The oldest known Australian example of a communal type of Irish settlement has been 'unearthed' in a dusty paddock in rural South Australia. An extensive geophysical study of the Baker's Flat Irish settlement site near Kapunda has found the first -- and possibly largest -- clachan in Australia, says Flinders archaeologist Susan Arthure.
In her AAAS talk, ASU researcher Katie Cramer outlines the evidence of the long-ago human footprints that set the stage for the recent coral reef die-offs we are witnessing today. Her studies have examined the origins of Caribbean coral reef declines by tracking changes over the past 3,000 years in the composition of a variety of fossils found in reef sediment cores she collected from Panama, including coral skeletons, fish teeth, urchin spines, mollusk shells, and others.
An emerging scientific consensus is that gases -- in particular carbon gases -- released by volcanic eruptions millions of years ago contributed to some of Earth's greatest mass extinctions. But new research at The City College of New York suggests that that's not the entire story.
Easter Island society did not collapse prior to European contact and its people continued to build its iconic moai statues for much longer than previously believed, according to a team of researchers including faculty at Binghamton University, State University of New York.
Scientists from the University of Granada, thanks to microtomography techniques, reveal secret, and until now unknown, aspects of tunnel construction strategies, and how to exploit the fruit, in addition to the internal structures of a tiny beetle known as the 'coffee berry borer.'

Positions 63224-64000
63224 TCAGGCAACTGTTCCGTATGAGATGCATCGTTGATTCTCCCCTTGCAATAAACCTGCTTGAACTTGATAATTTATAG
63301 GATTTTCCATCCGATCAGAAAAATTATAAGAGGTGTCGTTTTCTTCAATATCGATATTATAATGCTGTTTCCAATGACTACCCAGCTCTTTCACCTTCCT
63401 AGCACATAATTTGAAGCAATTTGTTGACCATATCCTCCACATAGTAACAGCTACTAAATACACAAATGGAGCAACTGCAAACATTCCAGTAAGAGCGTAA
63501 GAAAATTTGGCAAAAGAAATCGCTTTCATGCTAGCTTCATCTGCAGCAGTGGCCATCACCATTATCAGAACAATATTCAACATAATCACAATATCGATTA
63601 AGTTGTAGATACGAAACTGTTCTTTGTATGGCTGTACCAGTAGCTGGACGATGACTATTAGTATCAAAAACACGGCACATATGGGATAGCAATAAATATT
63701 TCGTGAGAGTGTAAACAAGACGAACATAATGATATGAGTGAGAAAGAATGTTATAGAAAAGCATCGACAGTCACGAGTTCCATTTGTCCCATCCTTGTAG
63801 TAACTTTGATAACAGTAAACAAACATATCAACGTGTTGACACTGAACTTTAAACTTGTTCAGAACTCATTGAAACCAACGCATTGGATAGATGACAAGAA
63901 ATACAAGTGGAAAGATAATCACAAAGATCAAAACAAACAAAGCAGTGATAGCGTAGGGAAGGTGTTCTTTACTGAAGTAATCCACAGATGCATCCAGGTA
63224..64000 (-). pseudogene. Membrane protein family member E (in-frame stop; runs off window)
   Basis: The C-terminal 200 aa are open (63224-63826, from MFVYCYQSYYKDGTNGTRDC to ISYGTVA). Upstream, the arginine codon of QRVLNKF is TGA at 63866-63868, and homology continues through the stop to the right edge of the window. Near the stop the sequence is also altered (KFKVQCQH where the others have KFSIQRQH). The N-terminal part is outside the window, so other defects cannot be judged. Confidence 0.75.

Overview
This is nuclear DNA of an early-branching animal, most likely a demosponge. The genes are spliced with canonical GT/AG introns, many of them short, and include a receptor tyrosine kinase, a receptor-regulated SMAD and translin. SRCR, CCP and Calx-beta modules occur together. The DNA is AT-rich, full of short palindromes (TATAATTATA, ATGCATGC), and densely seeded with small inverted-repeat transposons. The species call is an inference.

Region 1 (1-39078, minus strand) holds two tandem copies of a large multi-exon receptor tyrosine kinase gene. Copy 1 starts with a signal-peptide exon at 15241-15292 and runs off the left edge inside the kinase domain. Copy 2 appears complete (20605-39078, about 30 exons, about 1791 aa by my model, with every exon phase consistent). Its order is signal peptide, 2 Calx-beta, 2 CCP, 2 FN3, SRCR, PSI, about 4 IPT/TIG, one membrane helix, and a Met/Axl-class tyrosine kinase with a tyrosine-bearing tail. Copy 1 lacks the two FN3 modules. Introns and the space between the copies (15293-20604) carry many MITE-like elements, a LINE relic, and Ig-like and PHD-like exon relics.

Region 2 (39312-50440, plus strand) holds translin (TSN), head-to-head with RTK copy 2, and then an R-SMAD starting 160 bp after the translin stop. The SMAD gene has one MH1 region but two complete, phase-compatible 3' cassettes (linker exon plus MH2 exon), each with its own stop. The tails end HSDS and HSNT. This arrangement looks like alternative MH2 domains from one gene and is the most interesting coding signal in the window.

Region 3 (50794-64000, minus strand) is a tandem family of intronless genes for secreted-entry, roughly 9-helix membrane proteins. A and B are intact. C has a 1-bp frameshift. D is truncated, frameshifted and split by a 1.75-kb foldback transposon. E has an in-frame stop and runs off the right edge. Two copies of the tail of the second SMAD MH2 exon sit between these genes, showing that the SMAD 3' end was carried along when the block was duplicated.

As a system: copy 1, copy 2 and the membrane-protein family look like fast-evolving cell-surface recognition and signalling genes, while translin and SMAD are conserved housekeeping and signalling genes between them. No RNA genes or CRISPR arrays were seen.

A new skeleton discovered in the submerged caves at Tulum sheds new light on the earliest settlers of Mexico, according to a study published Feb. 5, 2020, in the open-access journal PLOS ONE by Wolfgang Stinnesbeck from Universität Heidelberg, Germany.
Before they can get started at their field site - a giant cave studded with stalactites, stalagmites and human artifacts -- 15 undergraduate students must figure out how to use their virtual hands and tools. They also must learn to teleport. (Video available)
An analysis of four ancient skulls found in Mexico suggests that the first humans to settle in North America were more biologically diverse than scientists had previously believed. The skulls were from individuals who lived 9,000 to 13,000 years ago, in the late Pleistocene and early Holocene eras.
Ancient skulls from the cave systems at Tulum, Mexico, suggest that the earliest populations of North America may have already had a high level of morphological diversity, according to a study published Jan. 29, 2020 in the open-access journal PLOS ONE by Mark Hubbe from Ohio State University, USA, Alejandro Terrazas Mata from Universidad Nacional Autónoma de México, Mexico, and colleagues.
Hungry for hutia? Humans' taste for this Bahamian rodent shaped its diversity over 1,000 years -- an example of how what we like to eat can chart the course of a species.